Kiawah Island, South Carolina
The Ocean Course
41 Ocean Course Drive
Kiawah Island, SC 29455
Par: 72, 7356 yards
77.2 rating, 144 slope
Architect: Pete Dye
Even before construction began, the Ocean Course at Kiawah Resort was destined for greatness … literally. You see, even before breaking ground, the PGA of America picked the Ocean Course to host the 1991 Ryder Cup Matches, so the course had to be great.
As construction was under way and months before the greatest players of an era would meet in what would be dubbed “The War by the Shore,” already legendary and now Hall of Fame designer Pete Dye said, “If this doesn’t turn out to be a good golf course, then I should be shot.” Well, as we all know, no one had to shoot Pete Dye and the course he created went on to provide the backdrop for the most exciting Ryder Cup – arguably the most dramatic golf event, period – in history, the Americans winning by a single point in a competition that came down to the last putt on the last hole of the last match, a missed six-footer by Europe’s Bernhard Langer.
It was quite a coming-out party for a course that opened for play just two months earlier. Not only was the competition spell-binding, but the scenery and challenge presented by this new-born Ocean Course – a layout that provides a view of the Atlantic from every hole – captivated the entire golf world. Since then, the course has hosted a World Cup and a PGA Senior Championship and back in 2012, they hosted the PGA Championship, the first time one of golf’s four “majors” was played in South Carolina.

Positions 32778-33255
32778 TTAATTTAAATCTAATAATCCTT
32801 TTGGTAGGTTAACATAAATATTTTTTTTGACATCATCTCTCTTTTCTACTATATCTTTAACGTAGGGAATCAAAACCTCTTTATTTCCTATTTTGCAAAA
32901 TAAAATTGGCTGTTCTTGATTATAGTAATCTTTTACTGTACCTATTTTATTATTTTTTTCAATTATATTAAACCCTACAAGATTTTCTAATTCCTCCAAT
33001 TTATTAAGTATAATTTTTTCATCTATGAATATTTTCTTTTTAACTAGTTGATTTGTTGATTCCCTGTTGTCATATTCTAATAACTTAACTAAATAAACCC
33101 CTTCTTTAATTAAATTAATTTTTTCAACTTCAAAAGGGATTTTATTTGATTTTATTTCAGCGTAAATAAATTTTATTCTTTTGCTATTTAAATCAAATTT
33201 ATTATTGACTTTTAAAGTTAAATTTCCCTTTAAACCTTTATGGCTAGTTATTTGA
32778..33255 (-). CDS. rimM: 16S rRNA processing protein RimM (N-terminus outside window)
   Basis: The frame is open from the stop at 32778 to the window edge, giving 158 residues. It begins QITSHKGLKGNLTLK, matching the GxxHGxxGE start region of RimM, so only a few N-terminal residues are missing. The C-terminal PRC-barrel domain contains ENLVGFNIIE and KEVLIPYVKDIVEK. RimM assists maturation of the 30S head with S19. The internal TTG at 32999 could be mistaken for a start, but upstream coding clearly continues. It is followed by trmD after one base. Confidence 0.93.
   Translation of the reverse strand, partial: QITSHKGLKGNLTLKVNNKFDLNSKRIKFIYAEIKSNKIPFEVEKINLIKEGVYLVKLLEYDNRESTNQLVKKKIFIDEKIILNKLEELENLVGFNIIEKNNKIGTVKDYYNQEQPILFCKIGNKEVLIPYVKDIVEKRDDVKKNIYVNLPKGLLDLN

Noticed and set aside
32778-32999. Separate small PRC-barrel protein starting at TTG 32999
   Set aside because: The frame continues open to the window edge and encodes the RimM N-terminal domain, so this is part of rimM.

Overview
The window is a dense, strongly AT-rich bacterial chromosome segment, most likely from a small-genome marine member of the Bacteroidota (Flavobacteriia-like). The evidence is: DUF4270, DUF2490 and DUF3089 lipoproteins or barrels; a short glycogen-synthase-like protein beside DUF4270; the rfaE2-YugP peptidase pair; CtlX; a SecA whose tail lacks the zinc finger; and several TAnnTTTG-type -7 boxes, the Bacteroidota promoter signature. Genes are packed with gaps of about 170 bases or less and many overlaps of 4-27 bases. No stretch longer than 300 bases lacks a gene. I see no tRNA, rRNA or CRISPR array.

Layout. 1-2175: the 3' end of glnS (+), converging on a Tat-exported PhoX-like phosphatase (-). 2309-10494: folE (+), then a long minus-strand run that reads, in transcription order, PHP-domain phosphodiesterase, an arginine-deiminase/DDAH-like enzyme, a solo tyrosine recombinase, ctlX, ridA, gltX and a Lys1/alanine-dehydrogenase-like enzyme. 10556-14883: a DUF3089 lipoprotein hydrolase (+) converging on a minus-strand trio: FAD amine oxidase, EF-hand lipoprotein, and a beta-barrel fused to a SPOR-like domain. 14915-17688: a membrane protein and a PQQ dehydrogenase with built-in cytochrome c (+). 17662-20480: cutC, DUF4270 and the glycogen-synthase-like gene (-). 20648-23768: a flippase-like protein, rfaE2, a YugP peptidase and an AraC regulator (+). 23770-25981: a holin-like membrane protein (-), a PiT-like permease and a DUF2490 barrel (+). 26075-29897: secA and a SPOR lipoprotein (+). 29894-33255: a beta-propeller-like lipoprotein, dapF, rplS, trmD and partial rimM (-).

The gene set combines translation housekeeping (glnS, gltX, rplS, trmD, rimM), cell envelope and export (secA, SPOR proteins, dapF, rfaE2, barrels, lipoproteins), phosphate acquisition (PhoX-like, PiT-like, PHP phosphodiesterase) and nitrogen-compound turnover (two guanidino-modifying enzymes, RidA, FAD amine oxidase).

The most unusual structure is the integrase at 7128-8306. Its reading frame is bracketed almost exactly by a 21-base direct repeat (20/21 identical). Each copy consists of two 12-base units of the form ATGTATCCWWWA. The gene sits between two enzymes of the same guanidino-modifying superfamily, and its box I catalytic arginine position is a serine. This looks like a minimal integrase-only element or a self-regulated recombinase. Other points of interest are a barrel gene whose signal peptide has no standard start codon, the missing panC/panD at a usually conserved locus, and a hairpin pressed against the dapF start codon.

But just as a great cathedral isn’t built for Easter Sunday, the Ocean Course wasn’t built purely for golf’s biggest events. And that’s good news for golfers living in or visiting the Charleston area, because they can tackle the beast thought by some to be the hardest resort course in the game anytime they want to – as long as the pros aren’t in town.
Loggerhead sea turtle, Leatherback sea turtle, American Alligator, Eastern Box Turtle, Common Snapping Turtle, Diamond Back Terrapin Turtle, Black Racer Snake, Yellow Rat Snake, Banded Water Snake, Eastern King Snake, Scarlet Sanke
Bobcat, Coyote, River Otter, Gray Fox, Racoon, White Tailed Deer, American Mink,
Bonnethead shark, Squid, Dolphin, Cannonball Jellyfish, Atlantic Flying Fish, Horseshoe crab
Least Terns, Royal Terns, Caspian Terns, Sanderlings, Pelicans, Osprey, Oyster Catchers, Semipalmated Plovers, Great Egrets, Green Heron, Spotted Sandpiper, Merlin, Wild Turkey, Osprey Bald Eagle, Laughing Gull, Woodpecker, Carolina Wren, Southern Mockingbird, Eastern Bluebird, Red-winged blackbird, house finch, Turkey Vulture, Snowy Egret, Kingfisher, Wood Stork, Painted Bunting, Blue Jay, Great Crested Flycatcher, American Crow, Great Horned Owl
HOW TO GET THERE:
By Plane: The closest major airport is the Charleston International Airport (CHS), which is serviced from a number of major US cities and airline hubs, including direct flights from Boston, NYC, Washington DC, Miami, Atlanta, Charlotte, and others. Charleston International Airport is about a 45-50 minute drive from Kiawah Island. Private jets can access Kiawah Island via the Johns Island Executive Airport, a short 25 minute drive from Kiawah.
By Car: From I-26 towards Charleston, take exit 212B toward Savannah. Take exit 212B for I-526 W toward Savannah. Merge onto Interstate 526 W/Mark Clark Expressway. Turn right onto US-17 S/Savannah Hwy. Turn left onto Main Rd/State Rd S-10-20. Continue to follow State Rd S-10-20. At the traffic circle, take the 3rd exit onto Kiawah Island.